Campus perversion

Print edition : August 10, 2012

The probe into the child abuse case at Penn State University is testimony to the ability of private agencies to deliver well-reasoned reports on major scandals.

Renowned for its academic excellence and beautiful campus with a friendly ambience, Penn State University in the United States is now going through a trauma of great intensity caused by the gross misconduct of one of its former football coaches. (The main campus State College is a six-hour drive from Philadelphia.) More than the coach Jerry Sandusky, it is the universitys high officials, by their wilful negligence, who have brought disgrace to the universitys image built up assiduously over decades. The officials, including the president (Graham Spanier) and the board of trustees, not only did not initiate action against the offender but also indulged in acts that smacked of a cover-up.

While a good police investigation and a Grand Jury trial recently helped bring the matter to its logical conclusion, it is the independent investigation commissioned by the university that brought the episode to national focus. This probe was entrusted to a dear friend, Louis Freeh, an iconic figure who when I was Director of the Central Bureau of Investigation (CBI) was my counterpart in the Federal Bureau of Investigation (FBI), in the late 1990s and early 2000. The thoroughness and objectivity that Freeh and his team brought to the inquiry will long be remembered as a model to be emulated worldwide by organisations that claim to be transparent.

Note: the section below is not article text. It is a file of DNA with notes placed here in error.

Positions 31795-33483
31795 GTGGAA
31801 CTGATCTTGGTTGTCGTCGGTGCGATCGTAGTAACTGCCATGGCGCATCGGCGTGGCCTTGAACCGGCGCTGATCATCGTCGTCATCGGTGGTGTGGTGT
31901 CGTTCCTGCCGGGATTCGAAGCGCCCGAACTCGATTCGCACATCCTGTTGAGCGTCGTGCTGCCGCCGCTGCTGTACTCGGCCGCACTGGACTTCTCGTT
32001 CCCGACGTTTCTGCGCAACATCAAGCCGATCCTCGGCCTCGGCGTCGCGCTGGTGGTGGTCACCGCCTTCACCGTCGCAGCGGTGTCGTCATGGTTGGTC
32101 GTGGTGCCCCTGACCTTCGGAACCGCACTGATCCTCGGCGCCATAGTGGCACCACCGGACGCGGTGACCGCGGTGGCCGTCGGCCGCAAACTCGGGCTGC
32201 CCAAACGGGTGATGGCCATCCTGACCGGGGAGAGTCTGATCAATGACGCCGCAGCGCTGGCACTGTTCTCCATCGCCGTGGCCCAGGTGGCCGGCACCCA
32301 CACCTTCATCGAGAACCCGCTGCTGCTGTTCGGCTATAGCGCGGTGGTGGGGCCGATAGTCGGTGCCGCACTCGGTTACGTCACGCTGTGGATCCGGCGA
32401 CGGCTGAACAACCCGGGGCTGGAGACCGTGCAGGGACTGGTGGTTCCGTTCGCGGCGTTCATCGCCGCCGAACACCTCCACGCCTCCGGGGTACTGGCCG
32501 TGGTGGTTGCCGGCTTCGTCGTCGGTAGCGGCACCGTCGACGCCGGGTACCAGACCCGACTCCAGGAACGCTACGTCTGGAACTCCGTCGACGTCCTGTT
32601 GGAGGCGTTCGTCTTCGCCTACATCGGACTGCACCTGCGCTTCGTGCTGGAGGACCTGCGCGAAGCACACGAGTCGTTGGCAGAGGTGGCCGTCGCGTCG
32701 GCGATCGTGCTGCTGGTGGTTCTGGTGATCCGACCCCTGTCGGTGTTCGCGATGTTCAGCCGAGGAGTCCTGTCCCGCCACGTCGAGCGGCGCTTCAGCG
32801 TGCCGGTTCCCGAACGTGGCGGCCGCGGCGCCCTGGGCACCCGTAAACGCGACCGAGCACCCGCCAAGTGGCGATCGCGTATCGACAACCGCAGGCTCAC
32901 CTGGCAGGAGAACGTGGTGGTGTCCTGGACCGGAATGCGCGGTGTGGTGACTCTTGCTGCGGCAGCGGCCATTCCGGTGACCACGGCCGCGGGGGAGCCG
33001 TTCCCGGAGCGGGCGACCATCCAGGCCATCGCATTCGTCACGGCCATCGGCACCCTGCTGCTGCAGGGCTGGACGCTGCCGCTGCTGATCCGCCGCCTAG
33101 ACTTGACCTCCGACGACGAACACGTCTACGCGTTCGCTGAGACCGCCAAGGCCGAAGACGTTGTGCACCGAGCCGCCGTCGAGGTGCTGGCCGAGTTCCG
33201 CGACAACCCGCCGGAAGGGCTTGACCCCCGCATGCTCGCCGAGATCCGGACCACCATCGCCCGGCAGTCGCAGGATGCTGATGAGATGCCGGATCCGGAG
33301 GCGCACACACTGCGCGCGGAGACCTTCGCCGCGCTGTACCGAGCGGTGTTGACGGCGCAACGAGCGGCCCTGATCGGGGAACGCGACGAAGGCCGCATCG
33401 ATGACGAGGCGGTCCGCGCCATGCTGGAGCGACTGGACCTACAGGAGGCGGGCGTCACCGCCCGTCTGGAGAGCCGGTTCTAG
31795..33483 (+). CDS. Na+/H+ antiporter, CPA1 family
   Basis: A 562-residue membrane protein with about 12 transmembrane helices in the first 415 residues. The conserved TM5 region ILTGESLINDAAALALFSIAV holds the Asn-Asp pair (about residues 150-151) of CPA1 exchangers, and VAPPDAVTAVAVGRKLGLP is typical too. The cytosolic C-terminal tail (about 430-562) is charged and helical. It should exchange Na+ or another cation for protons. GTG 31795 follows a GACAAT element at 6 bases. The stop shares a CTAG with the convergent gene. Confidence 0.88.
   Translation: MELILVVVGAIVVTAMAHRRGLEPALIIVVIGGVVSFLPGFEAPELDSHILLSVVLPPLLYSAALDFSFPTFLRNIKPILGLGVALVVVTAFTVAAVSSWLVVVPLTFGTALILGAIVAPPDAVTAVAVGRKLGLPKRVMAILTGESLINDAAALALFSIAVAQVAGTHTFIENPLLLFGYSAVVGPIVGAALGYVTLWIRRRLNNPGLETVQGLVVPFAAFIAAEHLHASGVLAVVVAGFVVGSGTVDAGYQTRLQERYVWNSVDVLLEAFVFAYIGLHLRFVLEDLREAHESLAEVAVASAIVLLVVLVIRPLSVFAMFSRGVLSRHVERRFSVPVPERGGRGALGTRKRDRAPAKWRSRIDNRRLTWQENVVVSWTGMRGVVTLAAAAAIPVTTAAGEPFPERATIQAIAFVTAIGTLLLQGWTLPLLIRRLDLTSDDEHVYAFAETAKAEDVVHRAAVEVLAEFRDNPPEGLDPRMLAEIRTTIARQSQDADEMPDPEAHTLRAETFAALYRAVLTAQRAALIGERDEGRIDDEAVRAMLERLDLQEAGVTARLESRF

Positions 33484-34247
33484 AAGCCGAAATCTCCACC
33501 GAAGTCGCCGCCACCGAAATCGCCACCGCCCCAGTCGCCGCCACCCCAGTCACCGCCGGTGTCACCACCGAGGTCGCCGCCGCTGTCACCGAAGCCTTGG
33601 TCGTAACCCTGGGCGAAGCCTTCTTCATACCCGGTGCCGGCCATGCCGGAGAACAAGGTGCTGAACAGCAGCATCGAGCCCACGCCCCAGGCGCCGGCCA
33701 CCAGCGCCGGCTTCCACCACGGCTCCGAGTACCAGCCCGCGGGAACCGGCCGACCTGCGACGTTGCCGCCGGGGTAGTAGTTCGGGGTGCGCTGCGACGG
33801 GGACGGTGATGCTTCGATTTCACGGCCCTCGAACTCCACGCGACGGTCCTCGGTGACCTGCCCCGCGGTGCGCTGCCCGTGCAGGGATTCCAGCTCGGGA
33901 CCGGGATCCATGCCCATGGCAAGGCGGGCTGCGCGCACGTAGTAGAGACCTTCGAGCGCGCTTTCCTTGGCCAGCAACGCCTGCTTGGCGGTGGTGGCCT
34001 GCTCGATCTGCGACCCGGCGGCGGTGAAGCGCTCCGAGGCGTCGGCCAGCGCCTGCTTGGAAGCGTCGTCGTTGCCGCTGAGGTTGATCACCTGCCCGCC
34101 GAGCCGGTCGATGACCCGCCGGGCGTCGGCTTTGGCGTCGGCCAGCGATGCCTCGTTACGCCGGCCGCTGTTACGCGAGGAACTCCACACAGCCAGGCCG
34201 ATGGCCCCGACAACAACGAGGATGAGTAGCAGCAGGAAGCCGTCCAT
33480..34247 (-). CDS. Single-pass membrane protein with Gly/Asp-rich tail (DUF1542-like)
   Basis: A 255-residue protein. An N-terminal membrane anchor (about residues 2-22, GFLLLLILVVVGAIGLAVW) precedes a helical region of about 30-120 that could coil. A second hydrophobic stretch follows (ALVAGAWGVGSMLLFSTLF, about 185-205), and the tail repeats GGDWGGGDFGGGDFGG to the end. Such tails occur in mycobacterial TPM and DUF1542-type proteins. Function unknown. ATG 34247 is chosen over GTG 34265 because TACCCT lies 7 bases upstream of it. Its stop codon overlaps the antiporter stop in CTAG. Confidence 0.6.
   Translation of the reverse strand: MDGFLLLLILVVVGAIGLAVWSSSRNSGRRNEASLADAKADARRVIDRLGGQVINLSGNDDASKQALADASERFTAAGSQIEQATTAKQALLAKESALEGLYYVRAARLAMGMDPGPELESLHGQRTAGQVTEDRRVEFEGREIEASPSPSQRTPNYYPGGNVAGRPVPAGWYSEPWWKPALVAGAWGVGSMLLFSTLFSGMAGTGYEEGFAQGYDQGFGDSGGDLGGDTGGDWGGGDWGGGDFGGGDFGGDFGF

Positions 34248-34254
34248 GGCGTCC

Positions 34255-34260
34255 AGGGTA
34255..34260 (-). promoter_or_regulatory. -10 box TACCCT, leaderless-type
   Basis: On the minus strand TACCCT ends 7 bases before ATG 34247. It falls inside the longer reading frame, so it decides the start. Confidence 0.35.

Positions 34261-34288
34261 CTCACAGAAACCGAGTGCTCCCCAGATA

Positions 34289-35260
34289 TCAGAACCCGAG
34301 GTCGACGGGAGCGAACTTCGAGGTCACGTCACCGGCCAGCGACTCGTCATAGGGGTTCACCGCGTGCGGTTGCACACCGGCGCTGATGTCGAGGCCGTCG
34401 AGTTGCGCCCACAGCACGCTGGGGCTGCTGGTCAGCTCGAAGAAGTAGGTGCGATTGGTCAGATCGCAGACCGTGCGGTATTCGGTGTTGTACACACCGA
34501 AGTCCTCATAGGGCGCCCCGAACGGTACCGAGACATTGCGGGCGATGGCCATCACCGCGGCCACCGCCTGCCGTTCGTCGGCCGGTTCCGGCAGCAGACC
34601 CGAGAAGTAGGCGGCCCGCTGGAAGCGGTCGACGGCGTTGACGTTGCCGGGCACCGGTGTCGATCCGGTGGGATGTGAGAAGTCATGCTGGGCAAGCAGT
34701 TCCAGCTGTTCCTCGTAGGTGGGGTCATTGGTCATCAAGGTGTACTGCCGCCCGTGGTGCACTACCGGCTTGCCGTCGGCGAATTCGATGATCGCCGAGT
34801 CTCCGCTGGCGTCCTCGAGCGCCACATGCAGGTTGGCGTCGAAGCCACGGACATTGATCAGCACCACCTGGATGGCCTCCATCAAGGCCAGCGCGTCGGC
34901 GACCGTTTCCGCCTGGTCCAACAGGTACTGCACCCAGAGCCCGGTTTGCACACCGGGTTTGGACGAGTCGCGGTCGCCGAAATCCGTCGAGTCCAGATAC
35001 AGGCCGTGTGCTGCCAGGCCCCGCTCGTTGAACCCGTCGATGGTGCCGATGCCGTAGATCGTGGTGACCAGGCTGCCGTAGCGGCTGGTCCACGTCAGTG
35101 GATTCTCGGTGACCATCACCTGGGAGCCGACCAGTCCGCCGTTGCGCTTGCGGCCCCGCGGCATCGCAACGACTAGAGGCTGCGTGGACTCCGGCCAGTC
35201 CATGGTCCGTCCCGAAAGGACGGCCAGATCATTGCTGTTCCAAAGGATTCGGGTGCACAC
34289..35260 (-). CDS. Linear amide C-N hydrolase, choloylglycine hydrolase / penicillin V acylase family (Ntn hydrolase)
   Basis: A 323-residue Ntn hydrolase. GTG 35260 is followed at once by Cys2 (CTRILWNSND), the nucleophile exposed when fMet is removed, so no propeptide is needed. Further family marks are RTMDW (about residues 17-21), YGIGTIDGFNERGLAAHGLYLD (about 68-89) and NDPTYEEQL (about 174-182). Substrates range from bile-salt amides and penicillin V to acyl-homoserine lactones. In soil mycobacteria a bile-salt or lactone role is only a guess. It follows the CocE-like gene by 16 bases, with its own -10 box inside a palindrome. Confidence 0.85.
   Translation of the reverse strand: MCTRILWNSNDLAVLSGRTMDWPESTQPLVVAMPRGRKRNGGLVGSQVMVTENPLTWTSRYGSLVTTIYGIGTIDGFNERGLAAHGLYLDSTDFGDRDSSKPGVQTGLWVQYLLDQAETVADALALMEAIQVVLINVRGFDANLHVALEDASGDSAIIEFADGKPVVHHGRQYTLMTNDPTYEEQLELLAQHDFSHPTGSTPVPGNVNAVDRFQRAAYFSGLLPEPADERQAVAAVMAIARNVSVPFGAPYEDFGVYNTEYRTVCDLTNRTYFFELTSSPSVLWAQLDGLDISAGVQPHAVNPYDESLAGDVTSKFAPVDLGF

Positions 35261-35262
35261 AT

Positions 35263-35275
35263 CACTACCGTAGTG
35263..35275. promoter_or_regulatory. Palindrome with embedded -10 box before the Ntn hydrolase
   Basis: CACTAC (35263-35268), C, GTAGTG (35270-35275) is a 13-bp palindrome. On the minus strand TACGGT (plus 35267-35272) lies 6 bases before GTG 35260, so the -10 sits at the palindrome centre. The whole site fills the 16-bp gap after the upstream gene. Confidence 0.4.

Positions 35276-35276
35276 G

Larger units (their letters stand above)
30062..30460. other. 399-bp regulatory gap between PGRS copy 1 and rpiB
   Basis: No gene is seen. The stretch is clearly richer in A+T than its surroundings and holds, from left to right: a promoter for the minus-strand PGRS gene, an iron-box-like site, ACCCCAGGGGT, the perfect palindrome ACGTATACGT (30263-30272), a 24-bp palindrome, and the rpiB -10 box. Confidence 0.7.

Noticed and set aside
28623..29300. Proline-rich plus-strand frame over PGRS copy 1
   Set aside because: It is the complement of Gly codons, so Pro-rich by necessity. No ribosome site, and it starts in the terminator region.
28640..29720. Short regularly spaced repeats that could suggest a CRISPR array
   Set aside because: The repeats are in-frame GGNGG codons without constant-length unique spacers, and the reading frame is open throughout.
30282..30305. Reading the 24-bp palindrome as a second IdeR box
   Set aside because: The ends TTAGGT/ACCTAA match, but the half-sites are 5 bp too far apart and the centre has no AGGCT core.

It all started way back in 1969 when Jerry Sandusky was hired by Penn State as an assistant football coach. He and his wife did not have children of their own, but went on to adopt six. In 1977, the couple founded Second Mile, a charity for children. Interestingly, in 1990 President George H.W. Bush honoured Second Mile as the countrys 294th Point of Light. This is about the last positive reference that we can make about Sandusky, who later went on to exploit his position and gratify a despicable appetite for children for nearly two decades with the greatest ease before the law caught up with him. He was indicted by a Grand Jury in November last year on 45 criminal counts for sexually abusing 10 boys during the 1990s and late 2000s.

Jerry Sandusky, former football coach at Penn State University, after he was convicted of child sexual abuse involving 10 victims, in Pennsylvania on June 22.-GENE J. PUSKAR/AP